My Experience with nakedwines.com

I bought the Groupon for it’s plain intrinsic value. I mean, how bad could a case of wine be for $60? Okay, I admit I’m a bit of a wine snob, I love my $50+ Napa Cabernets as much as my wife does but we can’t drink them every night now can we? In the supermarket, I’m always searching for decent $10-15 wine that I can enjoy with every dinner. I’m not going to get the greatest wines anywhere at that price point, but I’m hoping for bargains and surprises along the way.

Before I bought the Groupon, I combed through the http://nakedwines.com website searching for potential issues or loopholes that I couldn’t get out of. For one, I saw that I did NOT need to become an “angel” to get the Groupon deal. From what I understood, I could go in, select my wines, apply the Groupon and checkout without ANY further obligation.

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So, even though they had a new angel case with a sample of their wines, I browsed through their wines looking for the styles that I like. I created a wine “profile” that would recommend to me certain styles of wines based on my preferences. I found 12 bottles and placed them in my cart. I checked out and did only that. I did not opt into their Angel program until after I received my first case of wine.

When the wines arrived, I too, noticed that many were screw caps. Being once an investor in a synthetic cork company, I knew the issues with real corks and the high percentage of spoilage (cork taint) that occurs. The industry would just love to run out and change many of their wines to screw caps, but they didn’t for two reasons…

1) The uncorking of a bottle of wine is a tradition. It’s all about anticipation while the sommelier, with the white linen draped over his forearm, displaying the esteemed bottle of wine for your and your guests approval … the cutting of the foil … the angle of which the bottle is held as he (or she) gently presses the point of the corkscrew into the center of the cork … the turning and twisting … and then finally the pull … as the cork “pops” from the bottle’s firm and longing grip. It’s a presentation, an event (albeit small), a ceremony that holds tradition for many, many years. Screw caps don’t have that ceremony. They aren’t much different than opening a bottle of Diet Coke. The winemakers know that ceremony is an integral part of enjoying a nice wine and screw caps aren’t yet accepted by the American public at large.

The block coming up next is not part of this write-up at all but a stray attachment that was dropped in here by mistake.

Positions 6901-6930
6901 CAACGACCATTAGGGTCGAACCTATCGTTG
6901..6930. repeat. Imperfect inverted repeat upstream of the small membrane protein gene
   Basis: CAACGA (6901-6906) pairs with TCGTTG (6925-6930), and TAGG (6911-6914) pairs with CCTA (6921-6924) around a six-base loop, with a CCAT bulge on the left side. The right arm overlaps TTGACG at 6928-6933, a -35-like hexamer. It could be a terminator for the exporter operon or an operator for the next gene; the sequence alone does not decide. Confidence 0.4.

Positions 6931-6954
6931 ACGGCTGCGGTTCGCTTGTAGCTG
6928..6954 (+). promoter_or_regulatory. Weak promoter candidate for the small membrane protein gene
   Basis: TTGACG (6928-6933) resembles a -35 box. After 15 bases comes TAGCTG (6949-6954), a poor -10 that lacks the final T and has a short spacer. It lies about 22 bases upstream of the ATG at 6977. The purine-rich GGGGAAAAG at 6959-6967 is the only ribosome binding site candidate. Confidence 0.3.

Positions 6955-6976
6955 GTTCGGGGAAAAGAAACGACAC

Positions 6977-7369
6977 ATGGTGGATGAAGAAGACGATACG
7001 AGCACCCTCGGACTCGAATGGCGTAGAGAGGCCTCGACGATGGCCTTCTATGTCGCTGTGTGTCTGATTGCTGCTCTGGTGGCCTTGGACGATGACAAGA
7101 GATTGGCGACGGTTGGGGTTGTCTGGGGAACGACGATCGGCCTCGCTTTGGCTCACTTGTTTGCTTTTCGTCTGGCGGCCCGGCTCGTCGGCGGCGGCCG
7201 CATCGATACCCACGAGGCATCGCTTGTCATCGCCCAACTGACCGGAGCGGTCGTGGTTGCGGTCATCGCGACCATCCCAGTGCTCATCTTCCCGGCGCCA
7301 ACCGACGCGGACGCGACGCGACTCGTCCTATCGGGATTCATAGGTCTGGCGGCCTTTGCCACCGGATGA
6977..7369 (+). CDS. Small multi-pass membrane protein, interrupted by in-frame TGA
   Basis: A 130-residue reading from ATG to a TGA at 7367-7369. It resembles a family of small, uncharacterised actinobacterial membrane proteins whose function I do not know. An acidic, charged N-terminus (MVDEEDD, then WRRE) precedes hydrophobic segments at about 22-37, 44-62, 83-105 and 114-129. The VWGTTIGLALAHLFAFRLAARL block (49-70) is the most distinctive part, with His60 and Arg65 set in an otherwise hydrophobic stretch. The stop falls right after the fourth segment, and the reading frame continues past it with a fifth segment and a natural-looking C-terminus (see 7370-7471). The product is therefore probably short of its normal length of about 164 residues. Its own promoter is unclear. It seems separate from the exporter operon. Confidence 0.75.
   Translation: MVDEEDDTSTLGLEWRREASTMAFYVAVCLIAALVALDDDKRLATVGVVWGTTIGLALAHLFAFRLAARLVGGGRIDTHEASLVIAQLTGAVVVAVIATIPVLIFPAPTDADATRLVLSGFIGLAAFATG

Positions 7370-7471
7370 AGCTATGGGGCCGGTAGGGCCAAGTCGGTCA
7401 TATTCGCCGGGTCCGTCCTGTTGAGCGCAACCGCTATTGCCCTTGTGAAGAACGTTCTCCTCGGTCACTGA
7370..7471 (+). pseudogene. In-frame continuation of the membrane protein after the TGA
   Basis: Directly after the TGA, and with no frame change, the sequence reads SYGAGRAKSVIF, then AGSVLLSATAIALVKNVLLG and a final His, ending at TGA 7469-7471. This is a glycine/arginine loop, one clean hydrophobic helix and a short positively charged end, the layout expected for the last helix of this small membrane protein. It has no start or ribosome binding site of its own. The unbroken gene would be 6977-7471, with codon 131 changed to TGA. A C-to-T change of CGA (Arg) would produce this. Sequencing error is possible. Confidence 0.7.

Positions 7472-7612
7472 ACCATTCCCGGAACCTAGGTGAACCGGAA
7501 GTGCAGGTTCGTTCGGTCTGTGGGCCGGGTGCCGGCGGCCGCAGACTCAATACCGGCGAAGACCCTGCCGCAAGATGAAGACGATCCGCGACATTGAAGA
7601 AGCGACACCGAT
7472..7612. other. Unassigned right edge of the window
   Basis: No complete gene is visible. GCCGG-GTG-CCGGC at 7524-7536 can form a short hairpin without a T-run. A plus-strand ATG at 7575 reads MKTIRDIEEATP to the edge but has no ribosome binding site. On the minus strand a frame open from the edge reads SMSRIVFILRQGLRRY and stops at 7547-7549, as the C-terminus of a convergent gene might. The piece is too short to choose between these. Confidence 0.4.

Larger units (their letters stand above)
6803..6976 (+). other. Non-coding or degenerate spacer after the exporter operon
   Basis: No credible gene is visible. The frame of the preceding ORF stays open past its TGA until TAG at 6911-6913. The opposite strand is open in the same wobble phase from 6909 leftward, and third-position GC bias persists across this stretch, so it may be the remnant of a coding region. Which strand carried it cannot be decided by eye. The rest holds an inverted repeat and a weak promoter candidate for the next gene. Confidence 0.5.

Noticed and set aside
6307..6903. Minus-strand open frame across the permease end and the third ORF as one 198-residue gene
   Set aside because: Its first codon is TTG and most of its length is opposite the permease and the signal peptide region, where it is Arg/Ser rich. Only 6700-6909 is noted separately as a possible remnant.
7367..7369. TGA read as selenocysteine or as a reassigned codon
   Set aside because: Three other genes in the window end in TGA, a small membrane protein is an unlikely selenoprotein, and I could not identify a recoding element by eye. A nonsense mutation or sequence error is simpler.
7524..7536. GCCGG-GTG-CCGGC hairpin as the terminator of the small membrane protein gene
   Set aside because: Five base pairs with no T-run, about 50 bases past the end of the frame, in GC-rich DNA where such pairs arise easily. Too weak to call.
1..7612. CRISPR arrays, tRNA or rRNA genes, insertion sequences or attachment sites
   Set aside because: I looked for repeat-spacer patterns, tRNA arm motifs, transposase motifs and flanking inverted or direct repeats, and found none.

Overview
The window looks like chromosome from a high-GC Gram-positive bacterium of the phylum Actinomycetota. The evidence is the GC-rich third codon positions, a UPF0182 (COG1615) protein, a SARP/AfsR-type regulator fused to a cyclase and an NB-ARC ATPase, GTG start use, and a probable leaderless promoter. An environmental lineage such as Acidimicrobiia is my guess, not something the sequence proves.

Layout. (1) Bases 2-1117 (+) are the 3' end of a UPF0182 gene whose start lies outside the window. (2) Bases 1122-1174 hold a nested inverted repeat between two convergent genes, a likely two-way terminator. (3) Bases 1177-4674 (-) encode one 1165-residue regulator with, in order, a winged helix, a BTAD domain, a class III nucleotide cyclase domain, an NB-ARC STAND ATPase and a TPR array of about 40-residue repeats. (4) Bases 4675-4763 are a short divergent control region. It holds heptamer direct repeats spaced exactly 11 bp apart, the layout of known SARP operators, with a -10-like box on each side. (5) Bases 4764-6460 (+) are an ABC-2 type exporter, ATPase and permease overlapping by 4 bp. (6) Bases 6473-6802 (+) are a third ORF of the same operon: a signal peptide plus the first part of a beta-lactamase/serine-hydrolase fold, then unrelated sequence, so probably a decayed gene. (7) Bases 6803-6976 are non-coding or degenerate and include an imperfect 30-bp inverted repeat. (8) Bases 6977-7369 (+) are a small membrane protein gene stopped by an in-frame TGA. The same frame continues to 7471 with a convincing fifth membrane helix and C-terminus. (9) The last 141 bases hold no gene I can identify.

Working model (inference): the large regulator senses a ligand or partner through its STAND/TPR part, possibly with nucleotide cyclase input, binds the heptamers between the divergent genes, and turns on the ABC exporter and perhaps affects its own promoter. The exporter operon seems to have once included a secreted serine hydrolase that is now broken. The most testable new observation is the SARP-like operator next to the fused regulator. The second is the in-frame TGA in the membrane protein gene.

2) There is some concern about aging fine wines under a screw cap. Some believe that any amount of oxygen will hurt the wine and others believe that just that little hint of oxygen over the many years helps the wine to fulfill it’s destiny as a balanced symphony of fermented grape juice.

If you do some research you will see that many countries and wineries have embraced the screw cap. New Zealand, for example, produces world-class Sauvignon Blancs. Every NZ SB that I have ever opened had a screw cap and these are not crap wines. Of course, this is just my opinion and I wouldn’t mind arguing this and much more on this subject all day long.

Enough about corks and screw caps. Back to http://nakedwines.com … I received my first case, and in less than three weeks tasted every bottle. Many of them I reviewed and posted on the http://nakedwines.com forum. It was fun to interact with others and their reviews comparing notes along the way. As I rated the wines, the recommendations became more focused for my specific tastes. I once asked a professed wine critic “What is the best wine?” His response was, “The best wine is whichever one YOU like.” That has stuck with me throughout the years as an important point in my role as a wine snob.

I looked at the http://nakedwines.com program some more and decided to become an angel and to order another case of $8 wine. Roughly the average angel price. They took $40 from my credit card and I immediately applied that $40 to another case of 12 bottles. My total paid with tax was about $110 with free shipping. Okay, that’s more like $9 a bottle, but from my prior case, they were worth it for a couple of reasons. It’s not a wine club where the WINEMAKER decides what to ship you. Nakedwines.com gives you the opportunity to choose your styles of wine andeven wines from a variety of wineries and countries. It’s delivered to your door speedily and free of charge. They have a 100% guarantee on all their wines. Try that next time you return a bottle of wine at your local store.

I’ve since ordered over 100 bottles of http://nakedwines.com wines. Some are screw top, some are with cork, some are okay, but most are worth the price you pay and decent wines. Through the http://nakedwines.com program, you do come across some really good wines, but a good deal of them are made for quaffing (drinking now and lots of it!). For me, that was what I was looking for. I already have a cellar full of $40+ bottles of red aging for that special day, but for now… I want something to drink tonight!

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